Is the 3rd vacuum line necessary?

Tedbuildiy

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Hello all,

So I have recently joined the group of many people who snapped the plastic nipple off of the manifold (goes to DV) on my stock DV, why is it even needed to connect to the manifold ?
Can I not just plug the 3rd line?

Obviously my car is only boosting to 6 PSI (Target : 18)

Just wondering if there is a workaround instead of drilling and tapping a hole in the manifold...
 

Tedbuildiy

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Jan 9, 2020
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I cant tell if you are serious or trolling but yes you need to fix it.

I’m being serious, just want to know to know why the vacuum has to connect,

the only solution I came to was it’s all a closed system
 

JBacon335

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the vacuum is what actuates the bypass valves. it is absolutely necessary if you don't want to kill your turbo(s)
 

Tedbuildiy

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the vacuum is what actuates the bypass valves. it is absolutely necessary if you don't want to kill your turbo(s)
Thanks for clearing that up. Was just reading online why it’s needed.

It wasn’t a troll post just curious to know the science behind it
 
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derekgates

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Thanks for clearing that up. Was just reading online why it’s needed.

It wasn’t a troll post just curious to know the science behind it

That line is what allows the diverters or blow off valve to open up when the throttle body/butterfly valve closes. This allows the excess boost pressure to be released instead of causing 'back pressure' to the turbo and risking the chance of damage (as the extra pressure can cause a reversing of direction on the turbine and eventually cause fatigue on the shaft or fins)...

The 'pulling' of the vacuum in the line is what opens the valves in the diverters or blow off valve.

It is great to learn about this stuff! Hard to tell if someone is serious on the internet. :)
 

Tedbuildiy

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That line is what allows the diverters or blow off valve to open up when the throttle body/butterfly valve closes. This allows the excess boost pressure to be released instead of causing 'back pressure' to the turbo and risking the chance of damage (as the extra pressure can cause a reversing of direction on the turbine and eventually cause fatigue on the shaft or fins)...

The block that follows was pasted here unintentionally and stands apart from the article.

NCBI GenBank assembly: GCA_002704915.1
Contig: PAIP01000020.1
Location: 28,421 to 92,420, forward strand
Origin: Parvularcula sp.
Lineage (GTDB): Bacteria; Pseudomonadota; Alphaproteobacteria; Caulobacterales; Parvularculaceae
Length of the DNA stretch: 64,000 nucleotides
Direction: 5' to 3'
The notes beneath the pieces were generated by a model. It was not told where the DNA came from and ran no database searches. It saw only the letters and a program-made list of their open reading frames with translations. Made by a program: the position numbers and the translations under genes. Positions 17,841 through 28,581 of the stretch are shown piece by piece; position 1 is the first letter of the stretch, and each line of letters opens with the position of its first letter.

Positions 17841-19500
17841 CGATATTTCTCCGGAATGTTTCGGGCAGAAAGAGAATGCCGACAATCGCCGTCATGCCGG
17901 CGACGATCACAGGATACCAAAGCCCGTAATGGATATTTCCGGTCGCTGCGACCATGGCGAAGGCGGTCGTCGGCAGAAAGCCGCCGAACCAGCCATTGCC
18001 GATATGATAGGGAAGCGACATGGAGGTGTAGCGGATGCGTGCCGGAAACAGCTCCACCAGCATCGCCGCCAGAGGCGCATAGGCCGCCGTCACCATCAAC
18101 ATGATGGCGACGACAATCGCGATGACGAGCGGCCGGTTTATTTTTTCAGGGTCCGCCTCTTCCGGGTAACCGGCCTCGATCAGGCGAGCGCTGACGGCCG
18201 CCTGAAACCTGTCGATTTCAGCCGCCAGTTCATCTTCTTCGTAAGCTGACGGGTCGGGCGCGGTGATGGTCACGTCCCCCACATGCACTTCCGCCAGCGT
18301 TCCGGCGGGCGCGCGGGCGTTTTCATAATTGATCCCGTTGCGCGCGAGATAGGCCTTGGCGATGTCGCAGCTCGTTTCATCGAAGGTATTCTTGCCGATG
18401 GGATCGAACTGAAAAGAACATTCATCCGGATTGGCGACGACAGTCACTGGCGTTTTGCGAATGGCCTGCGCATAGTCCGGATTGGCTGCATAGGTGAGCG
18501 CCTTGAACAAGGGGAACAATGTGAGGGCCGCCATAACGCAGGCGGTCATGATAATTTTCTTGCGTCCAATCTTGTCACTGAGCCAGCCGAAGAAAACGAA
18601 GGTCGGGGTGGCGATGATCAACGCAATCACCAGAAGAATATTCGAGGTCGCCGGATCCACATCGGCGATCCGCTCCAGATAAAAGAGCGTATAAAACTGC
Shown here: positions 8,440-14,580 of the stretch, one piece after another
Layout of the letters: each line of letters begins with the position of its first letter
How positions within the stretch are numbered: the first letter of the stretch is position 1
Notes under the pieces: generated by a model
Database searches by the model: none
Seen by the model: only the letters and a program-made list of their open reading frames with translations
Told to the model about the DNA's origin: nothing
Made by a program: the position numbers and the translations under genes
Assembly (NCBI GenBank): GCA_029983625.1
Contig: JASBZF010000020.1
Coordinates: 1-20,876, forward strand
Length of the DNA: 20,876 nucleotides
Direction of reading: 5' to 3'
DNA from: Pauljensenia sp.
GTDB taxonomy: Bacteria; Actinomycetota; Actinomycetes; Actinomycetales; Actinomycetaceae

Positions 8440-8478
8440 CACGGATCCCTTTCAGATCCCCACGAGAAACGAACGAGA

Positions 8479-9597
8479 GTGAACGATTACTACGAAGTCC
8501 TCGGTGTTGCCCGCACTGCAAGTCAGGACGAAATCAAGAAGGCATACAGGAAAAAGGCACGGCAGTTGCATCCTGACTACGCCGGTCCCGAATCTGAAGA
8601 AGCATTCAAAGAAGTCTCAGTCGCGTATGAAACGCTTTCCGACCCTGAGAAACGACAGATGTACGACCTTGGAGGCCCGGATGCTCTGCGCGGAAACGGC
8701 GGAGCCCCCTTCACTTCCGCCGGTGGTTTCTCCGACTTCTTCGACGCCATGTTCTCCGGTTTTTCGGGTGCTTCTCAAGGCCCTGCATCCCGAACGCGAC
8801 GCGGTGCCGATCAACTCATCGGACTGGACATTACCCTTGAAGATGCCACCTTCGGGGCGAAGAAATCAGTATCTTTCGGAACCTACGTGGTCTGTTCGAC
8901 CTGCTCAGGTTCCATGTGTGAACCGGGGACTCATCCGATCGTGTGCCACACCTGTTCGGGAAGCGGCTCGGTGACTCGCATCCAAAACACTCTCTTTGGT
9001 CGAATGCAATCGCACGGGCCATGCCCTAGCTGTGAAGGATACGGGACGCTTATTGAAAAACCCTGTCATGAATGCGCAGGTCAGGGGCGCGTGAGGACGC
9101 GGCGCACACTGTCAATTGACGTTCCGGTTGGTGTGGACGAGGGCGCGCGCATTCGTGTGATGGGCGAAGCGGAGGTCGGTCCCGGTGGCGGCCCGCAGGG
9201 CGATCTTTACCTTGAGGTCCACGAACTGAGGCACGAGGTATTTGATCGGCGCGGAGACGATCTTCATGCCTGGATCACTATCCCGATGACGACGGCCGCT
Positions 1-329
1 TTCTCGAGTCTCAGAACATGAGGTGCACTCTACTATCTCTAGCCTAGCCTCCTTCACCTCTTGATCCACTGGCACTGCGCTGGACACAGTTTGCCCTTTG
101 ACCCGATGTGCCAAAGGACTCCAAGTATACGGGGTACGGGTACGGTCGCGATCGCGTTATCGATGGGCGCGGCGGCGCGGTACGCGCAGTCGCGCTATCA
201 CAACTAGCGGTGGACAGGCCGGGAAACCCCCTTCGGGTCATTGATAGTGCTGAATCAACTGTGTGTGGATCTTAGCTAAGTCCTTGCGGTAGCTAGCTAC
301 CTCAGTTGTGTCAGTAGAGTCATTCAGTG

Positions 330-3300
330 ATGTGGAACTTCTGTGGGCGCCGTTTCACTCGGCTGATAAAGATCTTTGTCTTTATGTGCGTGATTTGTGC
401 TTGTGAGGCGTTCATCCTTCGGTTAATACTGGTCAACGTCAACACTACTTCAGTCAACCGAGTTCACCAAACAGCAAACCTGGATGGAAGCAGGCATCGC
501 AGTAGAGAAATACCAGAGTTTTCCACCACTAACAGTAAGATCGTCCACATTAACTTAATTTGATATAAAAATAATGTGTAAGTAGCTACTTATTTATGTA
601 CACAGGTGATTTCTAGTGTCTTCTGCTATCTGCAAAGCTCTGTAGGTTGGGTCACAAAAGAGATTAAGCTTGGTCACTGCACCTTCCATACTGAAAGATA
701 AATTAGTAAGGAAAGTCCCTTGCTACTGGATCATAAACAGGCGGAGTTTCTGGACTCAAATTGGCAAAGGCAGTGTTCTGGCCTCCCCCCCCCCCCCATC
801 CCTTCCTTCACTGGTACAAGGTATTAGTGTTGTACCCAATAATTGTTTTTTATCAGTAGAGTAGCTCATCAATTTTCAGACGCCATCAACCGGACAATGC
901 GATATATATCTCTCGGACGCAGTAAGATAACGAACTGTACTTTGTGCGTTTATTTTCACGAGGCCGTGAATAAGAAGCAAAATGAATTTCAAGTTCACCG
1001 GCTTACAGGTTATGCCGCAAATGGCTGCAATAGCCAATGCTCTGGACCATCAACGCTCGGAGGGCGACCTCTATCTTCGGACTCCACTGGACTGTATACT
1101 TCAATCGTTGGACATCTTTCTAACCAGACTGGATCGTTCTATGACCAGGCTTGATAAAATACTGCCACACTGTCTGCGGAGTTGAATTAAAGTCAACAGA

The 'pulling' of the vacuum in the line is what opens the valves in the diverters or blow off valve.

It is great to learn about this stuff! Hard to tell if someone is serious on the internet. :)

Hey!

Thanks for that, really helps me under the concept of N54, and what the additional things are 3)

Yeah it’s hard to ask anything nowadays which is annoying but oh well.

Thanks once again.
 
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derekgates

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Tedbuildiy

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Jan 9, 2020
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For sure. Don't hesitate to keep asking questions! These cars are complicated and quite sensitive.

I like how you opened a thread for this question, excited to see others from you.
There’s definitely a few things which I might have problems with in this upcoming weekend (turbo) install.

it’s amazing how finely tuned everything is yet it all works in sync.
 

b4llistic

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EDIT: Thanks your finding and reading my post. Unfortunately, Spoolstreet is no longer a neutral platform where we can have honest discussions on subjects and products freely.
For this reason I have deleted all information I posted on the forums.
 
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ansch

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Sep 23, 2018
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It's an interesting system once you get to know it. The manifold tap is the only place from the factory you can get a boost/ vacuum reference, although you can get an adaptor for the throttle body vacuum port as well these days. The other two vacuum line you mentioned are for each of the boost solenoids, and that vacuum source is driven by the vacuum pump that handles the brake vacuum and exhaust flap as well.
 
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